Apr 17, 2013 Of Boston/Newtown/911, civil liberties, and near misses
I have been to places that experienced murderous violence or attempted murderous violence, but not when the violence happened. I visited the beach in Netanya, Israel, in 1979, and learned that the beach was evacuated the next day when a bomb was found and defused. I worked for a year after college nearly in the shadows of the World Trade Center, which was a bombing target before being destroyed on September 11, 2001. I visited a prosecutor at the Pentagon in 1998 to get discovery, and was around ten miles from there on September 11. In all likelihood, now-convicted snipers John Allen Mohammedand Lee Malvo were at the YMCA while I worked out there that morning, and probably numerous times before that. I grew up just around three towns from Newtown, Connecticut. I went to college outside Boson, and spent scores of times in the blocks where the recent marathon day bombings happened.
I feel deep sadness, at the very least, over all violence, not only mass violence, terroristic violence, nor violence taking place nearby me. Open today’s newspapers, and you will see a tidalwave of reports on worldwide violence, including suicide bombing, suicide murders, and mailing deadly poison to a legislator.
Before the Berlin Wall fell, terrorism inside the United States was limited. For instance, many Afghans who allied with the United States against the Soviet domination in Afghanistan are now violently hostile to the United States, no longer having a greater enemy in the Soviet Union to align against.
Terrorism within the United States has also been domestically grown. Witness Timothy McVeigh (trained in violence while in the United States military) and Terry Nichols with the Oklahoma City bombing, where a rush to judgment first had many focusing on non-Americans. Witness the sniper attacks by John Mohammed (also trained in violence while in the United States military) and Lee Malvo, where a mistaken suspicion that the terrorists were driving a white van led to numerous unconstitutional stops and investigations of white vans and their drivers,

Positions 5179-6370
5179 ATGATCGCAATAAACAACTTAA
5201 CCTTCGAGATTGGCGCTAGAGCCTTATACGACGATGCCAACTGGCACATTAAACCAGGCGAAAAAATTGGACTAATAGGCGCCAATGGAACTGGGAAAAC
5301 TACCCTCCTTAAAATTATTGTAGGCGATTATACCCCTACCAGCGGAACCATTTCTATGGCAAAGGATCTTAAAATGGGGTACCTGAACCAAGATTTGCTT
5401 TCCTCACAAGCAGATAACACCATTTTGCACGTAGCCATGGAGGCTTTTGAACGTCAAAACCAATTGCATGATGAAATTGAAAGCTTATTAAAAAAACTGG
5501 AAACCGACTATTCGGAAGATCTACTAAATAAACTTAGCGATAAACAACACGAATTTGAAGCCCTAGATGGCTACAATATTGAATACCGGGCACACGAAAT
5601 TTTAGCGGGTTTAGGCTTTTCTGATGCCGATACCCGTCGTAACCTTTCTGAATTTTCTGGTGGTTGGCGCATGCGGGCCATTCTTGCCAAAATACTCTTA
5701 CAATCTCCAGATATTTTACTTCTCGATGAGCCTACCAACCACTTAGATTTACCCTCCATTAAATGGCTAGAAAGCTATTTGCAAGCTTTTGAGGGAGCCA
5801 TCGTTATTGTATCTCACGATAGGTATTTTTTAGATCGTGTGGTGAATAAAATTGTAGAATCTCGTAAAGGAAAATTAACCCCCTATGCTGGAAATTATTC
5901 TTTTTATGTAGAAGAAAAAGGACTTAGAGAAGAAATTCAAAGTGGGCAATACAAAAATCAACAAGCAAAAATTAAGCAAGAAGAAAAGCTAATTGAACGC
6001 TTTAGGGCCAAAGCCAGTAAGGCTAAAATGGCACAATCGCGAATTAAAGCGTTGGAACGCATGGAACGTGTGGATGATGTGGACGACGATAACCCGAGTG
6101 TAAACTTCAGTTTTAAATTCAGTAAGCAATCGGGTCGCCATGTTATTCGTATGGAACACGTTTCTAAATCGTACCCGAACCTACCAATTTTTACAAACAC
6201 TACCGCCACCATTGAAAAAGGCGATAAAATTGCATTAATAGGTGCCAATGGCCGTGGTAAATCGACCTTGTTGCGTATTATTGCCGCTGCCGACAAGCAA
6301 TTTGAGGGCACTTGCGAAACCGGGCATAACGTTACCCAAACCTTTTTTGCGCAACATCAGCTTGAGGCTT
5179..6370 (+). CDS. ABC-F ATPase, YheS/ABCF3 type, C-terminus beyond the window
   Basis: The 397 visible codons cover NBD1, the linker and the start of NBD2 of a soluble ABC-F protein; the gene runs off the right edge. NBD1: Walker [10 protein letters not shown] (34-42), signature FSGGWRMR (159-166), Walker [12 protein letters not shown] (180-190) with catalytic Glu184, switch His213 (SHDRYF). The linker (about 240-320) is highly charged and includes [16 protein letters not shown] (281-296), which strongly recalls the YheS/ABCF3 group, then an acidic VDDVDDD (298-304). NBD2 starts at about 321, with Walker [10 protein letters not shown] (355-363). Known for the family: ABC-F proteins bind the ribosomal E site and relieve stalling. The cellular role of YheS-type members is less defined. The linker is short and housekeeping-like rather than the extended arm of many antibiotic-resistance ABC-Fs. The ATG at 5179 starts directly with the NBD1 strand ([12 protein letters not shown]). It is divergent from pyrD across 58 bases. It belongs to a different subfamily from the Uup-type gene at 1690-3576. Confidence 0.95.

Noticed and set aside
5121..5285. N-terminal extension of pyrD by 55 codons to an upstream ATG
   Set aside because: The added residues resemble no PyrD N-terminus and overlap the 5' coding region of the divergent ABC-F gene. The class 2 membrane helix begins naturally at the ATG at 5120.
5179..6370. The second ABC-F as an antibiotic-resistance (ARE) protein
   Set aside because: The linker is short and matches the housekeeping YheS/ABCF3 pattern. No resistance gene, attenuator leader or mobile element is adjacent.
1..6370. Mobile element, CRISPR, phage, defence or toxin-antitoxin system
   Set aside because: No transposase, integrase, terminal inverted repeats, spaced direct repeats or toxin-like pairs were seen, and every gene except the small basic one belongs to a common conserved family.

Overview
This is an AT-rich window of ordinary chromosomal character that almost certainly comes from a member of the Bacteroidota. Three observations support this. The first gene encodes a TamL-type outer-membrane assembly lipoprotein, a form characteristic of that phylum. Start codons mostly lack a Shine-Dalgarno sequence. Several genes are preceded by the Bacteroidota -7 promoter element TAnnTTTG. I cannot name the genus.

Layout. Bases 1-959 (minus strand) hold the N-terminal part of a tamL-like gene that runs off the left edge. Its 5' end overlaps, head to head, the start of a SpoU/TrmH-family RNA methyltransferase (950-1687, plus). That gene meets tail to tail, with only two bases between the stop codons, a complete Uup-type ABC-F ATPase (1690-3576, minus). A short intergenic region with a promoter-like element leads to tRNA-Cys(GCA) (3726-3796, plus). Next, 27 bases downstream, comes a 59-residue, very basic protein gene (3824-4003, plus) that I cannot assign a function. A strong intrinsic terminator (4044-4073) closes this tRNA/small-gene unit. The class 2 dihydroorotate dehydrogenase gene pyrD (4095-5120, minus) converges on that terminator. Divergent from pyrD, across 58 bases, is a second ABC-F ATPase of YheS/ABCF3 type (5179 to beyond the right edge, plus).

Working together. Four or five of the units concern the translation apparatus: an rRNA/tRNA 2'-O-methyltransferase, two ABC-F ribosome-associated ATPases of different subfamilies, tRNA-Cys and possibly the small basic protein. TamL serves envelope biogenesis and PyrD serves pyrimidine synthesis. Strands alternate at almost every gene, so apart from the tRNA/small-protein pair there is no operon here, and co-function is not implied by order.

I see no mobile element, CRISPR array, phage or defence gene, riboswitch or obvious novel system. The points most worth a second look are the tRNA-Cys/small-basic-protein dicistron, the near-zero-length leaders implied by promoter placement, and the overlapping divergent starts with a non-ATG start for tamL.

Violence begets violence. Violence needs to be a last resort — if any resort — in trying to stop violence. It takes more time, resources and effort to get at the roots of violence, but without doing so, we will continue living in a very violent world.
I have no easy answers for reducing and stopping violence. Certainly, achieving a peaceful world will not happen before each of us achieves peace within ourselves. Violence also will be reduced significantly when more people do not feel so powerless, desperate and oppressed that they buy into violence as an answer and violence as a way to heavenly paradise.
Before September 11, the United States already was a very civil liberties-repressed national security police state, despite the beauty of the Bill of Rights and the many judges who courageously uphold it. If not, we would not need the American Civil Liberties Union, for starters. September 11 gave an excuse to pass the PATRIOT Act and to exercise other oppressive government measures that have made the United States government all the more oppressive, thus feeding into the hands of terrorists to upend American society.
Even a man as apparently well meaning as Barack Obama perpetuates the oppressive national security and police state, through such actions as favoring warrantless monitoring of communications between people abroad and those in the United States, through pursuing detention without bond of presumed-innocent criminal defendants, and through advocating crabbed interpretations of the Bill of Rights before the Supreme Court and lower courts. I certainly appreciate Obama’s pursuing ending direct U.S. military action in Iraq and Afghanistan, but he continues advocating drone attacks and resorting to the secret FISA court system.
Each time we fly, we see the national security police state at work. The United States incarcerates one quarter of the world’s population and has the highest inmate population per capita, which would not be the case if drugs were heavily decriminalized.
The United States remains far from the land of the free, rather than being too much the home of the caged. Each of us, collectively, has the opportunity to reverse the police state that we live in.